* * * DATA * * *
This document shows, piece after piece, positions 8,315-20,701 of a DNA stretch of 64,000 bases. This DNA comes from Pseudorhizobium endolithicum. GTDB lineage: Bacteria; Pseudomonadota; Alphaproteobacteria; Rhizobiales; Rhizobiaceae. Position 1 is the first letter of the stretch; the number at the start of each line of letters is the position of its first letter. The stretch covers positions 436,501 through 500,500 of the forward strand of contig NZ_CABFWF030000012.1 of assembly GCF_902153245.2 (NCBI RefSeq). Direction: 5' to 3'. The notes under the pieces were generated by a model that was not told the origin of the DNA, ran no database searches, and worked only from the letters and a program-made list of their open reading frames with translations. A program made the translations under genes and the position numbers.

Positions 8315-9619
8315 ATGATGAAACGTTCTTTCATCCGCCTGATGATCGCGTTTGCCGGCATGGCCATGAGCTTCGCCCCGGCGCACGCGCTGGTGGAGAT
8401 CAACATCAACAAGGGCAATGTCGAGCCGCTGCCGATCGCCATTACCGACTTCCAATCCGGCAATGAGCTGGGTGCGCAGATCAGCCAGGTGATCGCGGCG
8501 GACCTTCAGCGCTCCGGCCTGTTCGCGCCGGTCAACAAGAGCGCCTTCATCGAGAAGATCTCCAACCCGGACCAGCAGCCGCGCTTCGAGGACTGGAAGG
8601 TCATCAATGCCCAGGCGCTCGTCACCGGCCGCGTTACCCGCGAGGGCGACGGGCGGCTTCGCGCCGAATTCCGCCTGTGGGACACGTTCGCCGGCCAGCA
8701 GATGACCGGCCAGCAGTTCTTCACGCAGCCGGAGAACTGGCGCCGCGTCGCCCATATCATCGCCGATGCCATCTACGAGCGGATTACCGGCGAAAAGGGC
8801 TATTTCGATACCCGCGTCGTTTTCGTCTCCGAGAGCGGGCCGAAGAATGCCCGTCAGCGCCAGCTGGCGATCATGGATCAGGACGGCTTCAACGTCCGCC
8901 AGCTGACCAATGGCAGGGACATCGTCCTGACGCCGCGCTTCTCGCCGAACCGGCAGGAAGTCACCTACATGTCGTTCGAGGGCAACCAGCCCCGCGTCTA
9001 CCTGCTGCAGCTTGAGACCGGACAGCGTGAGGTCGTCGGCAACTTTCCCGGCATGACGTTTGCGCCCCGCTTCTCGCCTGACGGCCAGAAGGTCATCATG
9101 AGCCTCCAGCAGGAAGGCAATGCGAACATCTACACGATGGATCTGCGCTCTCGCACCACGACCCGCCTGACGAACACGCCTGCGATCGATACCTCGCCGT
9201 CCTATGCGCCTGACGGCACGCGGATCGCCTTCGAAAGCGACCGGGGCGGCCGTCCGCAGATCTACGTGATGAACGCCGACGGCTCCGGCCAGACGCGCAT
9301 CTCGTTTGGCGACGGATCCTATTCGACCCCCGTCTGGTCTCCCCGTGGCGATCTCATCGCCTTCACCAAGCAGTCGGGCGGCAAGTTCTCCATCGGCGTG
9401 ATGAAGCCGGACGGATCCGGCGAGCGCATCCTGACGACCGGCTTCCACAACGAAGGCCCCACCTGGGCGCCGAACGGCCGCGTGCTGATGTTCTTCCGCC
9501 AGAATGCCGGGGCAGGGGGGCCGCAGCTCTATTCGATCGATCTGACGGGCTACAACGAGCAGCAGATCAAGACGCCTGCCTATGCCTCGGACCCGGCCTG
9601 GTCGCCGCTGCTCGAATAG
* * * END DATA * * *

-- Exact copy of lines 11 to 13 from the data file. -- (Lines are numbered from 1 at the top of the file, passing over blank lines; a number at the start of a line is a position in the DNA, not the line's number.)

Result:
9101 AGCCTCCAGCAGGAAGGCAATGCGAACATCTACACGATGGATCTGCGCTCTCGCACCACGACCCGCCTGACGAACACGCCTGCGATCGATACCTCGCCGT
9201 CCTATGCGCCTGACGGCACGCGGATCGCCTTCGAAAGCGACCGGGGCGGCCGTCCGCAGATCTACGTGATGAACGCCGACGGCTCCGGCCAGACGCGCAT
9301 CTCGTTTGGCGACGGATCCTATTCGACCCCCGTCTGGTCTCCCCGTGGCGATCTCATCGCCTTCACCAAGCAGTCGGGCGGCAAGTTCTCCATCGGCGTG